Game of Thrones returns on Monday. You’ve got your ingredients to make a Crows’ Old Fashioned, your bowl of dire wolf chow for snacking, and your cheat sheet for who wants to kill whose family and for what reason. Now all you need is for your kids to stay out of the way so you can find out what winter brings in peace.
Photo: Helen Sloan/HBO
Luckily, the show airs at 11:00AM AEST on Monday in Australia, and most kids (except for the very young) will be back in school. Foxtel will also air encore at 8:30PM AEST, and most young kids go to bed before then. But in the US, West Coasters like me can watch it live at 6:00PM local time with a streaming service. Out of curiosity, I wondered what might happen if parents tried to get their children to go to sleep early, say 5:58PM, since it often seems like no matter what time they go to bed, they always wake up at the same time: Are-you-freaking-kidding-me-o’clock. Is it OK to up a child’s bedtime for a special occasion — a season premiere, perhaps? Would that wreck their body’s schedule forever?
I asked Alexis Dubief, a children’s sleep expert and author of the new book Precious Little Sleep. She laughed and thought my question was a joke, and then I laughed awkwardly, too, and then she realised I was serious. And then she gave me a thoughtful response. Here’s what she told me:
“Most kids do not go to bed a six o’clock. If your goal is to have them asleep by six, chances are you’re going to fail. That’s probably bad sleep juju, and the reason it’s bad sleep juju is because your body has a circadian rhythm that thrives on regularity so if you move their bedtime up, you’re basically asking your child to have jet lag. You’re trying to get them to go to sleep at a time when their body is not acclimated to sleeping, and worse yet, when you move their bedtime earlier, it’s like Daylight Saving Time and they haven’t been awake long enough to accrue significant sleep debt so that they can fall asleep and stay asleep.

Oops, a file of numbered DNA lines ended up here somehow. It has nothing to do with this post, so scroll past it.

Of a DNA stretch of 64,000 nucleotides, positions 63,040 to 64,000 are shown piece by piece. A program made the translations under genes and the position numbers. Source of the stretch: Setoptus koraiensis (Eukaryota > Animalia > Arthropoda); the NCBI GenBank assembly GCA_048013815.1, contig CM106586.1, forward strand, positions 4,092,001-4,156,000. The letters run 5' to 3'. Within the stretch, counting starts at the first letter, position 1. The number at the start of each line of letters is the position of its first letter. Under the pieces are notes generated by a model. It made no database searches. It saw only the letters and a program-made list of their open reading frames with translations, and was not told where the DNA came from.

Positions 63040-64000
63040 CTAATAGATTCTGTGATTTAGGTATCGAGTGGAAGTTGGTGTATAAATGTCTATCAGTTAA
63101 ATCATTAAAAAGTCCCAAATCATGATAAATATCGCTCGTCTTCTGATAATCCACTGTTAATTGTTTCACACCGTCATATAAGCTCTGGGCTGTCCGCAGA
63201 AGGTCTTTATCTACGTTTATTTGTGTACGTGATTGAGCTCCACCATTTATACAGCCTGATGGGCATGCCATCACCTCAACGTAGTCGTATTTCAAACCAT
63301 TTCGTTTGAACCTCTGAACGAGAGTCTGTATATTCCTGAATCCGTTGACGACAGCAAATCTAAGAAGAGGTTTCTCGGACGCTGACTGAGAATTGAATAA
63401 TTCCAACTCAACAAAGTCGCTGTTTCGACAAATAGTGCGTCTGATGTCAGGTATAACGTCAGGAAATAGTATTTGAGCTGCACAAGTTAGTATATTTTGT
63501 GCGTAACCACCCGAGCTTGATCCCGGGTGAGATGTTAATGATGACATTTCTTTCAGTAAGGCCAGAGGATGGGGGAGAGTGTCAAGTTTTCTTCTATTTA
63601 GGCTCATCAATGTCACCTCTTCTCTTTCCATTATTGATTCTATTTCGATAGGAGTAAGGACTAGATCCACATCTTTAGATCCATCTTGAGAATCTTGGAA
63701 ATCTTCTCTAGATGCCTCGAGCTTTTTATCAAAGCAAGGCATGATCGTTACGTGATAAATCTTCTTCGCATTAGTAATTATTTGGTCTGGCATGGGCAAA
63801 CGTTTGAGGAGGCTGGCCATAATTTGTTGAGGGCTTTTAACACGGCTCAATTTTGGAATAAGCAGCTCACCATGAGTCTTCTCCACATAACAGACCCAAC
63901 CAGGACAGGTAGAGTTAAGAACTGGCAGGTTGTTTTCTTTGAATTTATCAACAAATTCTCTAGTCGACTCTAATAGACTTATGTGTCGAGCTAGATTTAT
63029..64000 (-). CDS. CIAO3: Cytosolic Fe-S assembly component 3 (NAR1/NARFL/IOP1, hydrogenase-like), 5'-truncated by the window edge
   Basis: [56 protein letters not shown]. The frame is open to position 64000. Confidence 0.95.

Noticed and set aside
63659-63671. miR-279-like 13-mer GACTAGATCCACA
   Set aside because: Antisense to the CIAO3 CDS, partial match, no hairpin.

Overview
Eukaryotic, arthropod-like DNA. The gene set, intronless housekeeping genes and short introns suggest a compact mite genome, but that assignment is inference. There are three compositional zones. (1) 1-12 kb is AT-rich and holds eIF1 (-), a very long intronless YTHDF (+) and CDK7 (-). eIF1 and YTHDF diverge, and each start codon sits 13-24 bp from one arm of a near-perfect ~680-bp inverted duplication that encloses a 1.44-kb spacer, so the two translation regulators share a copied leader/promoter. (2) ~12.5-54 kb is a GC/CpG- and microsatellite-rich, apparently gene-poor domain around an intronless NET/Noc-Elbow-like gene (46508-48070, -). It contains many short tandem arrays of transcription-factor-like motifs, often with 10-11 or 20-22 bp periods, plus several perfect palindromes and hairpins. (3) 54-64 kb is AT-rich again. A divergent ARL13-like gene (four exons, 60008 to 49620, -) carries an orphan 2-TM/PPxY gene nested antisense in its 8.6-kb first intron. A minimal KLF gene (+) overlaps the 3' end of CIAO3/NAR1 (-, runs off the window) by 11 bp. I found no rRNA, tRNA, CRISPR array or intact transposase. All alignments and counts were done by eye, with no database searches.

So even if you’re able to coax your two-year-old into going to bed an hour early — or an hour-and-a-half earlier since most kids are up until 7:30 — which in it of itself would be a Herculean task, then you’re gonna run the really high risk that they’re either going to a) wake up frequently during the night because they weren’t tired enough at bedtime, or b) start the next day at five in the morning, or c) all of the above. If Game of Thrones is on at six, my advice is to TiVo it or, since it’s HBO, you know they’re gonna show it, like, 10 times, so just catch it later. But stay off the internet because there will be spoilers everywhere.”
There you have it: You should probably not put your child to bed super early so you can watch Game of Thrones live from the US West Coast. Not that I was ever going to try …